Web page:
Italian Awards Day at Wayne State University

May 06, 2014 1839

by Sandra Tornberg

On April 2, the Wayne State University Department of Classical and Modern Languages, Literatures, and Cultures held an Awards Day to recognize students who excel in their study of Italian.

Professor Raffaele DeBenedictis and Professor Don Spinelli, Department Chair, welcomed the students and their proud parents, grandparents, and friends. In congratulating the students, Professor Spinelli told them "Your interest in language will make you a better person".

The program started off with a reading of Giacomo Leopardi's poems "Alla luna" and "L'infinito" read by students Jacob Gross and Nicholas Recchia. Professor DeBenedictis reminisced about "L'infinito", telling the audience that all the schoolchildren in Italy had to memorize the poem.

Forty-eight students were recognized as "Outstanding Italian Students in the Basic Course Sequence", and eight students were recognized as "Outstanding Italian Students in Advanced Courses".

Jihad "Jay" Fahs read from Dante's Divina Commedia, Canto XXVI, in which Ulysses tells Dante and Virgil how he met his death. Graduating senior George Formicola presented "Italo Calvino e la nostra città invisibile", views of the city of Detroit through his own eyes paralleling Calvino's famous work.

Before adjourning to the beautiful Italian Heritage Room for a reception, three students were awarded scholarships. Deborah Benedic and Jesica Versichale of The Loft Fine Art gallery presented a scholarship to Flora Dusaj, which will facilitate her participation in the Wayne in Abruzzo Program this summer. The Loft Fine Art gallery held a special exhibit entitled "Buon Viaggio: A Visitor's Tour of Itlaly, and donated a portion of the sales, as well as the proceeds from a silent auction and raffle, to create this scholarship.

Nicholas Recchia received the Edith Seros Award, given in recognition of Mrs. Edith Seros and her vital role in the formation of the Italian Program at Wayne State University. Mrs. Edith Seros attended the College of the City of Detroit, now Wayne State University, from 1929 to 1933, at which time she was Aida Rosaria Assunta Peluso. At that time there were no Italian classes offered, so Mrs. Seros approached Professor Pucci, who taught Spanish, and requested that he teach Italian. The dean at that time rejected their request. Unwilling to accept defeat, Mrs. Seros approached the 33 Club, "those of us who were to graduate in 1933, and all of whom were women". She circulated a petition and received enough signatures to start one Italian class. This later inspired her generosity in creating this scholarship.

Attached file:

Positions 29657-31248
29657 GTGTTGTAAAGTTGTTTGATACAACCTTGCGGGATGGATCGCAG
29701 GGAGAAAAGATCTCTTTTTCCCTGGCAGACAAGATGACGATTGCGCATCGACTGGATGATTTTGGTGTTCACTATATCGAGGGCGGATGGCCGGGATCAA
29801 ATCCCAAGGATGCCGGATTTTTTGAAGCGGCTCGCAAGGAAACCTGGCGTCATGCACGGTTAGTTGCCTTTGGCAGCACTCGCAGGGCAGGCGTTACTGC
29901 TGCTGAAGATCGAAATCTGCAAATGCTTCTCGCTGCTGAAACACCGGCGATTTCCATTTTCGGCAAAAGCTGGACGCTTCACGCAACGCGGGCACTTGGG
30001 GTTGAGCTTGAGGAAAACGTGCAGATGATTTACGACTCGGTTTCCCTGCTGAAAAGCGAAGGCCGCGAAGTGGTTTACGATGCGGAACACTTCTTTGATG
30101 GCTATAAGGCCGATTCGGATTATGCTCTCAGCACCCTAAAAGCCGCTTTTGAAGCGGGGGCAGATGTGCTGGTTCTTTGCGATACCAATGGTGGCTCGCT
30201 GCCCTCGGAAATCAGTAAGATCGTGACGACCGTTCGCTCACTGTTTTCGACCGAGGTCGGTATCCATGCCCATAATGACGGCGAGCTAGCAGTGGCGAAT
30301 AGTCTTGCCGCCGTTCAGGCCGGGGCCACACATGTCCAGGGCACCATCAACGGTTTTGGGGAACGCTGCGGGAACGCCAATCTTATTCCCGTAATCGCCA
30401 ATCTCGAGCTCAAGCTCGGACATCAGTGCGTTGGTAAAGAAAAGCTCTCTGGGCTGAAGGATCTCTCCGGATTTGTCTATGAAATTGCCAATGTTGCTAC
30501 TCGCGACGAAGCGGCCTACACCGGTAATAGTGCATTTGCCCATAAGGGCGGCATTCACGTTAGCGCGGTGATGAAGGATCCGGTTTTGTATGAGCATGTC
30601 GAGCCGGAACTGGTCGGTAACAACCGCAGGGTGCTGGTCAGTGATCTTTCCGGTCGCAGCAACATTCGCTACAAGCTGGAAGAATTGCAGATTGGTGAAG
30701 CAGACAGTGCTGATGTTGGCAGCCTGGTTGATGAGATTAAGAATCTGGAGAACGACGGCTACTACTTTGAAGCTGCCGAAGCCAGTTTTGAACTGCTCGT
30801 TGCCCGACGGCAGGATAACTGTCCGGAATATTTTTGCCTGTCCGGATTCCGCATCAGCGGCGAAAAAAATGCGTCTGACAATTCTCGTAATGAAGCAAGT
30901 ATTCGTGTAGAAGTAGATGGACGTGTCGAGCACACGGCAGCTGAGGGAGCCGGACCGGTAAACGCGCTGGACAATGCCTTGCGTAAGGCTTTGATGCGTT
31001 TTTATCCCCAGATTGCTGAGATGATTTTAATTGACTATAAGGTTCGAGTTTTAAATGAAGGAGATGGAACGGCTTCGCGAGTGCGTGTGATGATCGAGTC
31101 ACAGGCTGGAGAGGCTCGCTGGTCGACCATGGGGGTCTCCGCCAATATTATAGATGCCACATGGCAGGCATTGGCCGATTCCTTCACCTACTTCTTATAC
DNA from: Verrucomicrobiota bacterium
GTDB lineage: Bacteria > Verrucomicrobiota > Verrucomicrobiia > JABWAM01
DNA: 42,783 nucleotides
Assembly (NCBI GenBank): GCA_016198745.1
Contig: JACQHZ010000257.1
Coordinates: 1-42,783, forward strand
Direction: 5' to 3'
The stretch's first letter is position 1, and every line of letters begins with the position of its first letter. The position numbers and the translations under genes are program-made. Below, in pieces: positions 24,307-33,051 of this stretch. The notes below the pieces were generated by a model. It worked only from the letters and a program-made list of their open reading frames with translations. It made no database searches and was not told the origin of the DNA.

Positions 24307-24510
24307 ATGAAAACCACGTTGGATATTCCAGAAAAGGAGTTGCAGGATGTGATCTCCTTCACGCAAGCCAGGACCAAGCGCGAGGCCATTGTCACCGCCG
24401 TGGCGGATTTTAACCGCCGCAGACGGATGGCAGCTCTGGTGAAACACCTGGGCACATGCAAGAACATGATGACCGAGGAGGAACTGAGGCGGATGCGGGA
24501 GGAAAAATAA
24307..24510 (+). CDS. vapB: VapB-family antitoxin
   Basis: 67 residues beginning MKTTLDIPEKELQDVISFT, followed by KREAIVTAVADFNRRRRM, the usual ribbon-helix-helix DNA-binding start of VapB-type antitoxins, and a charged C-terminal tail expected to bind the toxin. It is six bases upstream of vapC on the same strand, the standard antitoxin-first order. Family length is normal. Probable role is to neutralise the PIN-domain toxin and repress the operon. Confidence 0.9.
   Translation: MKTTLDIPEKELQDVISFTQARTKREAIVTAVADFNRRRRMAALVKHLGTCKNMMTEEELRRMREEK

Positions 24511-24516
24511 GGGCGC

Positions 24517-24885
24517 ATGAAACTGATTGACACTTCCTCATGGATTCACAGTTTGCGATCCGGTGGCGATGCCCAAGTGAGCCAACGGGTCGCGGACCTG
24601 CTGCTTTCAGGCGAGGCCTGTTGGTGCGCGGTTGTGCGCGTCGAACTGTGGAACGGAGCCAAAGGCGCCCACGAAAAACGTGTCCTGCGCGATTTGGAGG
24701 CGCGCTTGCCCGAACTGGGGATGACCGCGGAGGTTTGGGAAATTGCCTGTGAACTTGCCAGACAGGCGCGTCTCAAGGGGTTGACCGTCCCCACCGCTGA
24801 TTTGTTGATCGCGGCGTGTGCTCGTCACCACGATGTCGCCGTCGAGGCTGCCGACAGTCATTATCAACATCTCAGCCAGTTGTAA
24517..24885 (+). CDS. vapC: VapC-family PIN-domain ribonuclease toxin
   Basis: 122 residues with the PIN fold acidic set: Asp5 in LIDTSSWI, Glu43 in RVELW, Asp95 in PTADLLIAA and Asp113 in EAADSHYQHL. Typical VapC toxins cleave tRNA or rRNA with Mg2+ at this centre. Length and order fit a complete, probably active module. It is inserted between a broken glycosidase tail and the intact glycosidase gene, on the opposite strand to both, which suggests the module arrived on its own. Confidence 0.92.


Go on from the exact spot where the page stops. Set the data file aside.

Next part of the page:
George Formicola received the Premio Pucci Award. Dr. Dominic L. Pucci founded Italian Studies at Wayne and was the chair of the Spanish and Italian Departments. A native of Calumet, in Michigan's upper peninsula, Dr. Pucci graduated from George Washington and Harvard Universities, and joined the faculty at Wayne State in 1930. He also served as a consultant for the Encyclopedia Britannica and as an interpreter for the U.S. Department of Immigration and Naturalization. He retired in 1970 after a forty-year career at Wayne State, and was a professor emeritus until his death in 1977. Dr. Pucci was affiliated with numerous cultural and academic organizations, including the Dante Society of America and the American Association of University Professors. He was a former vice-consul for Italy in Detroit, and the Italian government bestowed on him the Star of Italian Solidarity, for his work in cementing cultural relationships between Italy and the United States. Dr. Pucci's family generously created this award to honor and remember him, and also to continue to nurture and support the study of Italian at Wayne State.

It was gratifying to see that so many ethnically diverse students pursue their study of the Italian language, literature and culture with great enthusiasm.

Congratulations to all the students for their accomplishments and compliments to the Italian faculty at WSU for their instruction and for nurturing the love of Italian language, literature, and culture in their students.

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